MOSCOW— A University of Idaho researcher who is internationally acclaimed for her work in maternal and infant nutrition has become the university’s first inductee into the renowned National Academy of Medicine.
Michelle (Shelley) McGuire, director of the Margaret Ritchie School of Family and Consumer Sciences and a professor in the College of Agricultural and Life Sciences, was nominated by colleagues from Yale University and the University of Illinois, who praised her long-term research on human milk.
McGuire is the first faculty member inducted into the academy while employed at an Idaho institution, according to the organization’s records.
Over several years, McGuire and colleagues have collected human milk samples from nine countries to analyze their complex composition. She found the composition of human milk varies greatly based on where the mother lives and believes these differences likely prime babies to thrive in their specific environments. Early in the COVID-19 pandemic, research findings from McGuire’s team — co-led by U of I’s Mark McGuire and Janet Williams and Washington State University’s Courtney Meehan — provided vital guidance for mothers who were concerned about the potential for coronavirus to spread via breastfeeding. McGuire’s team found breastmilk, instead, supplies infants with antibodies.
As a new academy member, McGuire will help inform national health policy and offer guidance on human health research priorities. She also will help select future academy members and will be granted priority to serve on committees of experts commissioned by the academy to draft reports on pressing scientific questions.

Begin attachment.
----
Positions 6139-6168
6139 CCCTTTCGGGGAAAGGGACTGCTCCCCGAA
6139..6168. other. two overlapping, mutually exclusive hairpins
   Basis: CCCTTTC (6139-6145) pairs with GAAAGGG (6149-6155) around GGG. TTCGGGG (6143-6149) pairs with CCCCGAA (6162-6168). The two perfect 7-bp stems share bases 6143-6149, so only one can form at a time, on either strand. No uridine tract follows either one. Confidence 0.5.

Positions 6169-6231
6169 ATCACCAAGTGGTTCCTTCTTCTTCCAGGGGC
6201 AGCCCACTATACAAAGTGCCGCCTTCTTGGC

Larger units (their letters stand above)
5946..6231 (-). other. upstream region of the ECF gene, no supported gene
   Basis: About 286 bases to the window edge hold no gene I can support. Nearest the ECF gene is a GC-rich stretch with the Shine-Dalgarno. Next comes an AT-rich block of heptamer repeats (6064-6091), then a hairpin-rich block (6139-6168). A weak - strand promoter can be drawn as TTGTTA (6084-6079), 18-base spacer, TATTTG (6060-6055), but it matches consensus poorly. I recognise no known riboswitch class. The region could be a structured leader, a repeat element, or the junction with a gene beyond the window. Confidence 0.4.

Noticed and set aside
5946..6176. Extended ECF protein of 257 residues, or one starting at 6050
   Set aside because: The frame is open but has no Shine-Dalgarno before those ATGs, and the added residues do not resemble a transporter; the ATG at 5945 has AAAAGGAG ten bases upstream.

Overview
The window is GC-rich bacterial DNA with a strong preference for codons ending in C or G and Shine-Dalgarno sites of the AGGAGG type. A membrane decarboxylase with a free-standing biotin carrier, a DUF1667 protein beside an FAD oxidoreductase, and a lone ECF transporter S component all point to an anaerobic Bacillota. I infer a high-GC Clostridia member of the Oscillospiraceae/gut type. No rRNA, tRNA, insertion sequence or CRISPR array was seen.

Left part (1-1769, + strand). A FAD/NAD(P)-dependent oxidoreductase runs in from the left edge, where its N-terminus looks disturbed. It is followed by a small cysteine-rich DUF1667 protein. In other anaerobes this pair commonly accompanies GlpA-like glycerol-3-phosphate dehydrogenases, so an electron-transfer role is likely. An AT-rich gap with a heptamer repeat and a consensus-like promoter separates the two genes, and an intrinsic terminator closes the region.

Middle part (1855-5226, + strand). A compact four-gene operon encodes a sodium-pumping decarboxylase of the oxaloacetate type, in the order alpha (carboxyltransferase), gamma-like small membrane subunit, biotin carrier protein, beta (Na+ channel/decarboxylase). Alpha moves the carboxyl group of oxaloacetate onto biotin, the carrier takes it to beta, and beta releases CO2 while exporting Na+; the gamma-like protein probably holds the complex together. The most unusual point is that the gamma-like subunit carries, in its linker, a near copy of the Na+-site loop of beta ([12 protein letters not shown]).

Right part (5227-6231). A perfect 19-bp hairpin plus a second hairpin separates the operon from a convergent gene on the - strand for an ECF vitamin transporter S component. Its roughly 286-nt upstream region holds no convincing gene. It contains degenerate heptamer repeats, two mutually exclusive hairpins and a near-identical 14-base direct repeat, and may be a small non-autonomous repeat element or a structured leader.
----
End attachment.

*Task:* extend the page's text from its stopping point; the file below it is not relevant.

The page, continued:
“In the United States, this is pretty much the top recognition a scientist can get,” McGuire said. “Hopefully, this is the start of a growing number of national academy members at University of Idaho.”
The National Academy of Medicine is a private, nonprofit organization that includes more than 2,400 worldwide members elected by their peers. It is among three academies that comprise the National Academies of Sciences, Engineering and Medicine.
“Her being in the academy is a demonstration of what an incredible scientist she is and what incredible scientists we have at the university and in the state of Idaho,” said Christopher Nomura, U of I’s vice president for research and economic development. “Reputationally, it demonstrates that we have one of the top biomedical faculty on the planet here at University of Idaho. Her work is literally having global impacts.”
McGuire’s induction will help attract top faculty, postdoctoral researchers and graduate students to U of I, Nomura said.
The National Academy of Medicine officially announced the 100 members of the 2022 class during its annual meeting Monday. The National Academies will host an induction ceremony honoring the 2022 inductees in fall 2023. McGuire’s membership began immediately.